Enders Game – Gavin Hood adapts and directs a film that will be defined by its sequels. (Film Review)
In the raging battle for the pre-teen, teen and YA market place Enders Game is the latest addition to hit the screens, but its a little tricky for Lionsgate Films to land this one safely and it will be interesting to see how Enders Game goes. The film’s story is a long way from the plotting of the book, but given Orson Scott Cards recent publicity, and the original novels overt militarism (not to mention the original name of the evil enemy as being ‘buggers’) some distance from the novel may pan out to be a good thing. The problem with this distance is cutting off the original fan base, who will no doubt be disappointed with the film and who are usually relied upon to fuel up the opening weekends and spread the pre-hyped-word about the franchise. At the time I write this review, Enders Game still hasn’t returned its budget after a month in the US marketplace.
The book Enders Game is so devoted to military thinking that it is recommended reading on the American Marine Corps reading list, and has been since its publication in 1985. Even from the film, which is a much watered down version of the book, it isn’t surprising as to why this might be. The film opens with Andrew “Ender” Wiggin (Asa Butterfield) competing for a spot in a high leve military school for teens. The year 2086, and the earth was attacked years earlier by an alien species seeking a new habitat for its problems of overpopulation. These Formics were accidentally defeated when Mazer Rackham (Ben Kingsley), earths war hero, blew up a mother ship paralyzing the smaller attack probes around her. The intention now, is to raise an army that can go and defeat the Formics on their own turf and thereby prevent all future attacks. Somewhere along the line the human race worked out that young people addicted to video games (who could be trained) were the best recruits for the mental agility and tactical wit required to defeat this new kind of foe. The bulk of the film takes us through Enders training as he defeats his competition, in some cases, beating them physically even when they can’t fight back. This, understandably bothers Ender a little.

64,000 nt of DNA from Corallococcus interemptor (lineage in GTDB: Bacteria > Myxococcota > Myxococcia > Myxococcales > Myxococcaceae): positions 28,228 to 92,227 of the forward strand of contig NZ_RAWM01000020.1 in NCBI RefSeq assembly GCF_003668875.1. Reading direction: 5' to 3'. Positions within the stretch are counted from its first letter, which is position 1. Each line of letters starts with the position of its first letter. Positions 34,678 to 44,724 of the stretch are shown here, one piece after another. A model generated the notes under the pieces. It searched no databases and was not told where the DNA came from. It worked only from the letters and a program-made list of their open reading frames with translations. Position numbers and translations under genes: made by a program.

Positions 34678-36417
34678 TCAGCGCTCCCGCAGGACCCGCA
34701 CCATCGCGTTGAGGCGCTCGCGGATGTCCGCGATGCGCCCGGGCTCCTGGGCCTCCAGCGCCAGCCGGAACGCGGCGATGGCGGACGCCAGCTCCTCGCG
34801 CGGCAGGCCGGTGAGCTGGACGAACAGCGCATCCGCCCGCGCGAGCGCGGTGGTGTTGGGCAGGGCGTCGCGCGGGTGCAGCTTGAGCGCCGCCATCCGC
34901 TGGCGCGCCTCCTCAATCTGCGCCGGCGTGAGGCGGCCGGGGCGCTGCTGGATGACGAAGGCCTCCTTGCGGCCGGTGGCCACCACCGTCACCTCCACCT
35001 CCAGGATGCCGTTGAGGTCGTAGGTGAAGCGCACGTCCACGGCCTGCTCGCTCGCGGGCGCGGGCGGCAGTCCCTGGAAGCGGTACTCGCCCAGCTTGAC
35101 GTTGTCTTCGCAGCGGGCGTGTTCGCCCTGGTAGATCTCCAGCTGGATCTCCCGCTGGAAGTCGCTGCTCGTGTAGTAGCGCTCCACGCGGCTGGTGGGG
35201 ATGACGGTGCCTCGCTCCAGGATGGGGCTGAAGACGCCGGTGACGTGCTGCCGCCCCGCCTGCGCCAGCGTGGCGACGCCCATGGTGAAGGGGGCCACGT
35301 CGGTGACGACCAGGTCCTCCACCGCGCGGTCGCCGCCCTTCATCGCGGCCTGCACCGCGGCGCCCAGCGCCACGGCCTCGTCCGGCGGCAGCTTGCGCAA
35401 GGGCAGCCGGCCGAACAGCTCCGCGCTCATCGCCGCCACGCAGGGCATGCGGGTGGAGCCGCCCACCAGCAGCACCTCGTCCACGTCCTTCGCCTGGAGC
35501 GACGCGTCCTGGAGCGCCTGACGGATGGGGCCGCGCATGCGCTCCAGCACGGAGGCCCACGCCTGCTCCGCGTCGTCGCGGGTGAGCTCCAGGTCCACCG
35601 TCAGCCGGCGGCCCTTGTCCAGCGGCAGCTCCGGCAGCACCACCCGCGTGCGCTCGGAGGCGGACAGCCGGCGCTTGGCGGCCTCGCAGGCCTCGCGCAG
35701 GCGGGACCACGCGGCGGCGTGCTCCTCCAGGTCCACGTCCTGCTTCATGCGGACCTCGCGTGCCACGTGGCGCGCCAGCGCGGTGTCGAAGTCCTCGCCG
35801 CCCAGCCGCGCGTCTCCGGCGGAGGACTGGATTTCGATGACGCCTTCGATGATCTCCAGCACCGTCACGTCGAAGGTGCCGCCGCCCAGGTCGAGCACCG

Enders inner civil war is externalized through his relationship with his older brother Peter (Jeremy Pinchak) and younger sister Valentine (Abigail Breslin) both failures in the recruiting competition, Peter because of overt aggression and Valentine because of overt empathy. Ender vacillates between these two influences, thinking like his brother when he needs to take dramatic (violent) action and thinking like his sister in order to stay sane and intuitively in touch with the heart and soul of his enemy. Enders dilemma occurs when he discovers that the closer he gets to the mind of the enemy, the more in touch with its vulnerabilities and therefore the more destruction he can commit. Only one adult is sensitive to these issues, his minder Major Gwen Anderson (Viola Davis).
The ethical problem with Enders Game is the notion of war as a video game and subsequent desensitization. interestingly, it is the same issue raised by The Hunger Games, though its target is reality television, Enders Game’s target is video games. The Hunger Games tackles the issue head on, identifying it as erroneous immediately it starts, while Enders Game doesn’t get into the ethical consequences of Enders behaviour until the last fifteen minutes of the film, which not only opens it up for a sequel but (without giving away any spoilers) completely changes the moral trajectory of the film and sets the tone of the films to come. The end of the film relieves the problems of the first hour and a half, which start to look like a right-wing apologist film for youth conscription – the younger the better. Strategy is spoken about endlessly, but not with the spiritual fetishism of an eastern influenced martial arts film (and I have no idea why they didn’t go there) rather its an empty round-a-bout race to win each game on its own merits. The reason d’être for Ender is survival of the human race, but even this is not used as the spiritual anchor driving a win. It leaves the film soul less, and without the required legs to develop audience interest. It leaves Ender looking like a bit of a brat who, contrary to what we are told about him, is terrifyingly obedient.
None of these problems exist in the novel, but other ones do, and therefore the novel has been white-washed for the sake of the film. Everything does hinge on the final fifteen minutes and it improves the film dramatically. One gets a strong feeling Enders Game is the very tip of a conversation rather than a meaty introduction. The original series of books that start with Enders Game are five in total, but the second one, Speaker for the Dead, Card has specifically stated he doesn’t want filmed, but there is no doubt there will be at least a second film. I guess we’ll just have to wait and see.